Where’s the time going? March felt like an eternity…April zoomed by…and now May seems to be picking up speed faster than a rollicking thriller. There’s a lot going on, we know, but consider slowing down with a good read. There’s a new Jenny Zhang poetry collection, some art criticism from Crudo author, Olivia Laing, and a number of novels that give you the best kind of escape.
My Baby First Birthday by Jenny Zhang
“To read Jenny Zhang is to embrace primal states: pleasure, hunger, longing and rage.” —TIME
Radiant and tender, My Baby First Birthday is a collection that examines innocence, asking us who gets to be loved and who has to deplete themselves just to survive. Jenny Zhang writes about accepting pain, about the way we fetishize womanhood and motherhood, and reduce women to their violations, traumas, and body parts. She questions the way we feminize and racialize nurturing, and live in service of other people’s dreams. How we idealize birth and being baby, how it’s only in our mothers’ wombs that we’re still considered innocent, blameless, and undamaged, because it’s only then that we don’t have to earn love. Her poems explore the obscenity of patriarchy, whiteness, and capitalism, the violence of rescue and heroism. The magic trick in My Baby First Birthday is that despite all these themes, the book never feels like some jeremiad. Zhang uses friendship as a lyric. She seeks tenderness, radiant beauty, and having love for your mistakes. Through all this, she writes about being alone—really alone, like why-was-I-ever-born alone—and trying, despite everything, to reach out and touch something—skin to skin, animal to animal.
Funny Weather: Art in an Emergency by Olivia Laing
“One of the finest writers of the new non-fiction” (Harper’s Bazaar) explores the role of art in the tumultuous twenty-first century.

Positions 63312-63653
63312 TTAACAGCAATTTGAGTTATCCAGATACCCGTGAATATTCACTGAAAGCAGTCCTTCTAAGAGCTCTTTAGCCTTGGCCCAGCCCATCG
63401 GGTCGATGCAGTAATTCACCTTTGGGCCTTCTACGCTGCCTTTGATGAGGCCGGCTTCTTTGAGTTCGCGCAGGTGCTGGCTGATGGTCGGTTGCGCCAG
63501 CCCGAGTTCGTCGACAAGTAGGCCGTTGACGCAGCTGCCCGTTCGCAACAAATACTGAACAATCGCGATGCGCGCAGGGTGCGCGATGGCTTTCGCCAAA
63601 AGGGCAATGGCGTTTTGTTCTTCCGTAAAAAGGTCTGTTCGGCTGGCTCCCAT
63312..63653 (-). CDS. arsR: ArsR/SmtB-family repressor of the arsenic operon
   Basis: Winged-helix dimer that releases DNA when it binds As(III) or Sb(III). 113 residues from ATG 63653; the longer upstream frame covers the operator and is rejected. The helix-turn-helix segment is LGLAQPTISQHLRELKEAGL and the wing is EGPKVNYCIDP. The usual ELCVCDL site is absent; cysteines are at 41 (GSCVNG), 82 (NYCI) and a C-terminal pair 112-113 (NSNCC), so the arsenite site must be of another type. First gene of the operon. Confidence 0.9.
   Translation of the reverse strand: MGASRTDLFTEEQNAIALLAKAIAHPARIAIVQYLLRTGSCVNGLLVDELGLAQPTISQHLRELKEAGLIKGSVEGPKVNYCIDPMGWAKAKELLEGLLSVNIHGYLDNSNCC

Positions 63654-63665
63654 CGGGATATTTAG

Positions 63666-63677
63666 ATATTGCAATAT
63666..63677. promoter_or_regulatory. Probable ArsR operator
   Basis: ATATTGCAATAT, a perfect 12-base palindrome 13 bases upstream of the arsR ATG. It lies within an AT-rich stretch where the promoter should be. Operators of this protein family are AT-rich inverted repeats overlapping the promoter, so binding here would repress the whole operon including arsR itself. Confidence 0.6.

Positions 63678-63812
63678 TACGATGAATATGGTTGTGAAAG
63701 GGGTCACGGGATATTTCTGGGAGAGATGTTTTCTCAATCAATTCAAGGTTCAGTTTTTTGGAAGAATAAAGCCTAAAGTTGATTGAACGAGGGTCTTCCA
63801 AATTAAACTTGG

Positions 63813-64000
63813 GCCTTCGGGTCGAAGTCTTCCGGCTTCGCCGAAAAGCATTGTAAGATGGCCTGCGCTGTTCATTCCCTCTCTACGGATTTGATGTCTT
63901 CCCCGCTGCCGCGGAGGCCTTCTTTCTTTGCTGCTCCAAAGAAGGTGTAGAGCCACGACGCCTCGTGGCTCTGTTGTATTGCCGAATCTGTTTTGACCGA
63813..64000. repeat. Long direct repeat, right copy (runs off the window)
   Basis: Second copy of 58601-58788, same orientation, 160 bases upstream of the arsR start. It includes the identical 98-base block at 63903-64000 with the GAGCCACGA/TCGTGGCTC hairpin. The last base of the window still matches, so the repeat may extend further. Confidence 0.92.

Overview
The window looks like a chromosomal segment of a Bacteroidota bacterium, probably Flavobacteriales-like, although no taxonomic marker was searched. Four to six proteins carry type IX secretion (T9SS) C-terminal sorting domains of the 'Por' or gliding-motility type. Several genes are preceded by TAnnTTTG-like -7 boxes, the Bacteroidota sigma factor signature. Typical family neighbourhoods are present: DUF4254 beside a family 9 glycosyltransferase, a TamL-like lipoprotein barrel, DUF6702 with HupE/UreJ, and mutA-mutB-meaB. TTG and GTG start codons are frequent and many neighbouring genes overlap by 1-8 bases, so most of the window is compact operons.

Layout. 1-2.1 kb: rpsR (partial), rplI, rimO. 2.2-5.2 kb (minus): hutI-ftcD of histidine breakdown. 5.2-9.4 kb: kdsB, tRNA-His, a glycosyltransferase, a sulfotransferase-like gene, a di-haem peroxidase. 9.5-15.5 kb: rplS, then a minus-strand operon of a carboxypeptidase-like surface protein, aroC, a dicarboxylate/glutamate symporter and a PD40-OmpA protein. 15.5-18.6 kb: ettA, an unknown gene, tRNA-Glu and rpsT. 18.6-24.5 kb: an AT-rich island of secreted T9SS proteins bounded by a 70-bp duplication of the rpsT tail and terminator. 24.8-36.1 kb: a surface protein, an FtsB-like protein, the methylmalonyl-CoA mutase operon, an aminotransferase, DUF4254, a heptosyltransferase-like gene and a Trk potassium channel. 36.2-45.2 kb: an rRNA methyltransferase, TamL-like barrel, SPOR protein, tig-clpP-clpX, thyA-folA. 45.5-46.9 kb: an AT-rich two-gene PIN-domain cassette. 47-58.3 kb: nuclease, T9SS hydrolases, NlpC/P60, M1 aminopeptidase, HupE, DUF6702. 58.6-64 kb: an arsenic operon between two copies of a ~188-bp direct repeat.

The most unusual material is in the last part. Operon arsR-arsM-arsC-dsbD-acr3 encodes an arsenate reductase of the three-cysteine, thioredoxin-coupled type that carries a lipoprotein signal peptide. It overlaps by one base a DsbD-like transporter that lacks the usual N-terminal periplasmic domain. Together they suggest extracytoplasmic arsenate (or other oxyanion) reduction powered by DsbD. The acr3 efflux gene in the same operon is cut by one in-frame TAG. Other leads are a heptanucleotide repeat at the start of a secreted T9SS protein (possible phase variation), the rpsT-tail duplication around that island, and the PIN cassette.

In the age of Trump and Brexit, every crisis is instantly overridden by the next. The turbulent political weather of the twenty- first century generates anxiety and makes it difficult to know how to react. Olivia Laing makes a brilliant, inspiring case for why art matters more than ever, as a force of both resistance and repair. Art, she argues, changes how we see the world. It gives us X-ray vision. It reveals inequalities and offers fertile new ways of living.
Funny Weather brings together a career’s worth of Laing’s writing about art and culture, and their role in our political and emotional lives. She profiles Jean-Michel Basquiat and Georgia O’Keeffe, interviews Hilary Mantel and Ali Smith, writes love letters to David Bowie and Wolfgang Tillmans, and explores loneliness and technology, women and alcohol, sex and the body. With characteristic originality and compassion, Funny Weather celebrates art as an antidote to a terrifying political moment.
Catherine House by Elisabeth Thomas
A gothic-infused debut of literary suspense, set within a secluded, elite university and following a dangerously curious, rebellious undergraduate who uncovers a shocking secret about an exclusive circle of students . . . and the dark truth beneath her school’s promise of prestige.
Catherine House is a school of higher learning like no other. Hidden deep in the woods of rural Pennsylvania, this crucible of reformist liberal arts study with its experimental curriculum, wildly selective admissions policy, and formidable endowment, has produced some of the world’s best minds: prize-winning authors, artists, inventors, Supreme Court justices, presidents. For those lucky few selected, tuition, room, and board are free. But acceptance comes with a price. Students are required to give the House three years—summers included—completely removed from the outside world. Family, friends, television, music, even their clothing must be left behind. In return, the school promises a future of sublime power and prestige, and that its graduates can become anything or anyone they desire.